Swaziland's King Mswati III has ended a five-year sex ban he imposed on the kingdom's teenage girls a year early.
The ban was very unpopular with young Swazis
The girls have had to wear large woollen tassels as a sign of their chastity since 2001.
The sex ban was imposed to fight the spread of HIV/Aids. About 40% of the population are HIV positive.
In 2001, the king fined himself a cow for breaking the ban by marrying again, but he could choose another wife at the annual reed dance this weekend.
In the two-day ceremony bare-breasted girls will dance before the monarch.
King Mswati transgressed the ban when he took a 17-year-old girl as his ninth wife just two months after imposing the sex ban in September 2001, sparking unprecedented protests by Swazi women outside the royal palace.
Meanwhile, the health ministry has released new figures which show that 29% of Swazis aged 15-19 are HIV positive.
For pregnant women, the figures were 42%.
"We are happy that we are through with this and I am very proud that I have been faithful to this rite," said Ntombi Dlamini, 19, as she threw away her tassels.
No official reason has been given about why the sex ban was ended a year early.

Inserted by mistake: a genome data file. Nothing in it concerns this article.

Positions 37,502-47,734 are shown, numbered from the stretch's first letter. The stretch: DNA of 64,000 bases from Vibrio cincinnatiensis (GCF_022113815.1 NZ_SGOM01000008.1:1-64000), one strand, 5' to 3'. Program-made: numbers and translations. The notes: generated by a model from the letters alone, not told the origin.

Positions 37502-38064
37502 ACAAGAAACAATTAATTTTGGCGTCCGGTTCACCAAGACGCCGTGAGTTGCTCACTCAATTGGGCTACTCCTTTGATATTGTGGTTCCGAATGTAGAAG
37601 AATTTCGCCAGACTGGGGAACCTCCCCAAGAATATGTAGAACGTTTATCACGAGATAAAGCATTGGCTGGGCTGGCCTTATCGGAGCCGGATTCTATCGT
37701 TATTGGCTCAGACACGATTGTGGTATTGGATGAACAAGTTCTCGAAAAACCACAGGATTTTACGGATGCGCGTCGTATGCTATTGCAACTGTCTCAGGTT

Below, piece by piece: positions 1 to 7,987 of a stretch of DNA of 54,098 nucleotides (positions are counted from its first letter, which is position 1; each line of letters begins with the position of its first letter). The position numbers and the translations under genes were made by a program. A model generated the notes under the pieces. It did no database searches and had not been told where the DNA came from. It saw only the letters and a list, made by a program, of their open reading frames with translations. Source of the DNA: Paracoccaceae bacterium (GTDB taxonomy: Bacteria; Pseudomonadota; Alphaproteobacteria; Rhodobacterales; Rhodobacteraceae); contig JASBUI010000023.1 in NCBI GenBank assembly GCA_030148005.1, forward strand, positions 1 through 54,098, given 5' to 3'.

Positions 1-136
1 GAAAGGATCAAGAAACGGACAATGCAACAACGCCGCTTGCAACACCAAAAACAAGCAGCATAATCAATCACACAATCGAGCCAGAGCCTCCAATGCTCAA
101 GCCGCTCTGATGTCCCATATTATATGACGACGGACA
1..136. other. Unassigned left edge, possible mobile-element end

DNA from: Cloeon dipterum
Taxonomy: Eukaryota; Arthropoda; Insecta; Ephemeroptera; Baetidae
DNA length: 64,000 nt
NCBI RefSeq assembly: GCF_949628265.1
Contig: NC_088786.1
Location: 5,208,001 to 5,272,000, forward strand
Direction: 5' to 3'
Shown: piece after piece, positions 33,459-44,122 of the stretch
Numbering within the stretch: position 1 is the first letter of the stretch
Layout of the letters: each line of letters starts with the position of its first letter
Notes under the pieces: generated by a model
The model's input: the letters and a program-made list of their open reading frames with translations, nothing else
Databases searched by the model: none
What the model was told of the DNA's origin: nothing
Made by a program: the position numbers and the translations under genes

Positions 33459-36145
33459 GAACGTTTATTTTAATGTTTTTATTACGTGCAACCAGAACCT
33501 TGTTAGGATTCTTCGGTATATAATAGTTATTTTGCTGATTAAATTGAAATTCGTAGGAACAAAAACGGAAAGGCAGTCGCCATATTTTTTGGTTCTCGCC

The BBC's Thulani Mthethwa in Swaziland says the ban was very unpopular with young Swazis.
He says that few girls in urban areas wore the tassels, known as "umchwasho".
King Mswati has been criticised for his lavish lifestyle
If propositioned by a man, the girls were supposed to throw the tassels outside his house and his family would have to pay a fine of a cow.
But many Swazis were unhappy that King Mswati's daughters were rarely seen wearing the tassels.
But our correspondent says that in rural areas, the tassels were common because the ban was enforced by local chiefs and some schools insisted that girls wore them to get a place.
King Mswati now has 12 wives and another fiancee.
His late father, King Sobhuza II, who led the country to independence in 1968, had more than 70 wives when he died in 1982.